A historic Otsego County crop wiped out nearly 100 years ago could be on its way back. YNN's Andrew Sorensen explains how a local brewery is using that crop to help the area look to the future.
COOPERSTOWN, N.Y. -- In the back corner of a field, overlooking the source of the Susquehanna River, Otsego County is about to get back to its roots.
"To me, this is an agricultural area. I grew up around here, so this is kind of a really cool project. I've learned a great deal," said Mike McManus, Brewery Ommegang Innovation Manager as he stood over a hop yard, awaiting fresh hops.
McManus grew up in the legacy of the dominant Anheuser-Busch family and Otsego hops.
"We'll drill holes every three feet. We'll train them along the cover and let them rise to the top of the yard. Where you see the wires," he explained.
The area's been in the shadow of their destruction to fungus since 1909.
"It came back from that after the advent of some fungicides and then powdery mildew really did the industry in the Northeast in," said McManus.
But now the hops are back and Brewery Ommegang, where McManus is the Innovation Manager, is getting in on the ground floor.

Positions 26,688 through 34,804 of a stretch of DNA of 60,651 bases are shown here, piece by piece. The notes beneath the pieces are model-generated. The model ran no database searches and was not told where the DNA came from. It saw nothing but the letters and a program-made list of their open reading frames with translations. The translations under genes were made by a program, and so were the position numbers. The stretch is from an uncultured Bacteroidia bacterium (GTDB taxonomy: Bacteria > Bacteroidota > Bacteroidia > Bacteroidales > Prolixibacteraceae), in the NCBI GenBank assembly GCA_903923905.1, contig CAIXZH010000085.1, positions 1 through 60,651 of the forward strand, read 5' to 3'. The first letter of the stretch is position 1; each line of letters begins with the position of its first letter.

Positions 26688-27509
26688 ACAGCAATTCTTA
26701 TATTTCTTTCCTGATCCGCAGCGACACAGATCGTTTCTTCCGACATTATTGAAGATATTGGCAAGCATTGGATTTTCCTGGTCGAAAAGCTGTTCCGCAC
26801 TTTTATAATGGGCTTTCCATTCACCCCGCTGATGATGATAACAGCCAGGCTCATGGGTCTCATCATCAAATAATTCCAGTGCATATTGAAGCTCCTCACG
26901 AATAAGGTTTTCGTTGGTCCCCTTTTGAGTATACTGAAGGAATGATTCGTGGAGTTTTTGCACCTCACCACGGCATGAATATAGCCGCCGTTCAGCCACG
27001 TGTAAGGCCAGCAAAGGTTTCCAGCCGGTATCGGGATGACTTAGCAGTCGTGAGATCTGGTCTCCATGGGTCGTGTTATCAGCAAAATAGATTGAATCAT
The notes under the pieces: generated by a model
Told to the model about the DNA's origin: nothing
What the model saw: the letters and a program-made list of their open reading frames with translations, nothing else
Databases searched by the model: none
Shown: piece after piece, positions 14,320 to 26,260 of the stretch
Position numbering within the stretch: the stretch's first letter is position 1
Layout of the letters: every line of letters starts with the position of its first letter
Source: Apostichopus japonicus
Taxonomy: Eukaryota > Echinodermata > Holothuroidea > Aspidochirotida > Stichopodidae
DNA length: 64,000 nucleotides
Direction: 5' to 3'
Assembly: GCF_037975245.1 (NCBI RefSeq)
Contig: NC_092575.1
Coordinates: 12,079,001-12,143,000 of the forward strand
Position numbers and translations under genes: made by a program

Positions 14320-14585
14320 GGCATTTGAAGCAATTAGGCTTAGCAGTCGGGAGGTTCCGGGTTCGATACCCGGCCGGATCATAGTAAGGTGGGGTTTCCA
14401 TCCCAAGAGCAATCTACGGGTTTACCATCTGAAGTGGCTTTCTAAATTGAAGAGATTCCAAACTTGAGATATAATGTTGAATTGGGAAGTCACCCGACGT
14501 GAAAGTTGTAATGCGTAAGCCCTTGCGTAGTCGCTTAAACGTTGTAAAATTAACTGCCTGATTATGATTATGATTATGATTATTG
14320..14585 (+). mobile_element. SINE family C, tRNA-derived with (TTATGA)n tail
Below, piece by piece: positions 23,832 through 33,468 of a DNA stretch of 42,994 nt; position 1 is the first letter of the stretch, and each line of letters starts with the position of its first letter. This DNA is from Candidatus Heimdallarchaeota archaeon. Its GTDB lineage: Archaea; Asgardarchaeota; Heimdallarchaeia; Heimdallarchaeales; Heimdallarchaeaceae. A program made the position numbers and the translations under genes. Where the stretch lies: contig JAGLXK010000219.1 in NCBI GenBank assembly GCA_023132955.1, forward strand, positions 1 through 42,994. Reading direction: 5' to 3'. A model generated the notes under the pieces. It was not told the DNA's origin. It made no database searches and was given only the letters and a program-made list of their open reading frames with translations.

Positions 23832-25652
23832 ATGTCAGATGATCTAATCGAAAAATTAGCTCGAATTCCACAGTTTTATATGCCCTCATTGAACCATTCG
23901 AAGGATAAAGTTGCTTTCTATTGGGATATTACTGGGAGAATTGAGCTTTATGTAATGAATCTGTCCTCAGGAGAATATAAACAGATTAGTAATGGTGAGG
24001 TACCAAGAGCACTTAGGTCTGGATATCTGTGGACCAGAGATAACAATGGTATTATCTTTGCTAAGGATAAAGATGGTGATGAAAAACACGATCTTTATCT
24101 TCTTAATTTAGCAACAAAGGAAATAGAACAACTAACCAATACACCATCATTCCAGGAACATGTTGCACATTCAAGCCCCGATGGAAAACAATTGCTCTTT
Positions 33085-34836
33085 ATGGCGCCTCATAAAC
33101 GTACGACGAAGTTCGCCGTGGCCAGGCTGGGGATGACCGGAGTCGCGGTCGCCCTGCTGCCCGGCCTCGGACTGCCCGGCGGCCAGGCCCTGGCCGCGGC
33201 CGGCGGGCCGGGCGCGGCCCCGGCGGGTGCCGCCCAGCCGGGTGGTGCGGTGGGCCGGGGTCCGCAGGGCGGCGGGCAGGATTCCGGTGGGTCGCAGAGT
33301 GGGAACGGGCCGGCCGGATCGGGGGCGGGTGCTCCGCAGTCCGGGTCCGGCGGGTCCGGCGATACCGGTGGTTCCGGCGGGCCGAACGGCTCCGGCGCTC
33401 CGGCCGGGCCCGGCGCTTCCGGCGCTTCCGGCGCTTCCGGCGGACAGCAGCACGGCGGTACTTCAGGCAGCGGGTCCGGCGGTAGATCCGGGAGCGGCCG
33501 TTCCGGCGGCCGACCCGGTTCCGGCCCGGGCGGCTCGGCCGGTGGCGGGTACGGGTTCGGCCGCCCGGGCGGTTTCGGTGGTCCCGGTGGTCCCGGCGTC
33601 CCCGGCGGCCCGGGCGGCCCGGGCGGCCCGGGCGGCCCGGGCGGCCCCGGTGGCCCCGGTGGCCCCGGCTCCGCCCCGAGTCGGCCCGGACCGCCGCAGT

"It's really exciting. There's a lot of interest in it. And there's a lot of farms going in around here," said McManus.
McManus' job is to design specialty beers. As they test 15 types of hops to see which grows best, he could get some more flavors to play with. They're the first major commercial brewery in the area to test Otsego hops.
"Is it going to pay off for us economically, in the next year or two? No. But it's long term." said PR and Creative Services Manager Larry Bennett.
Ommegang said it's about supporting local business.
"Hops are expensive, so if there's a way to grow them in Upstate New York, make it economically viable for farmers, it would probably be also beneficial to the breweries," said Bennett
But it could be some time before the plants and the local hops business can get back off the ground.
Brewery Ommegang says they won't get to use any of their hops for brewing until next year. And the crop they're putting in will only be large enough for small batches of beer.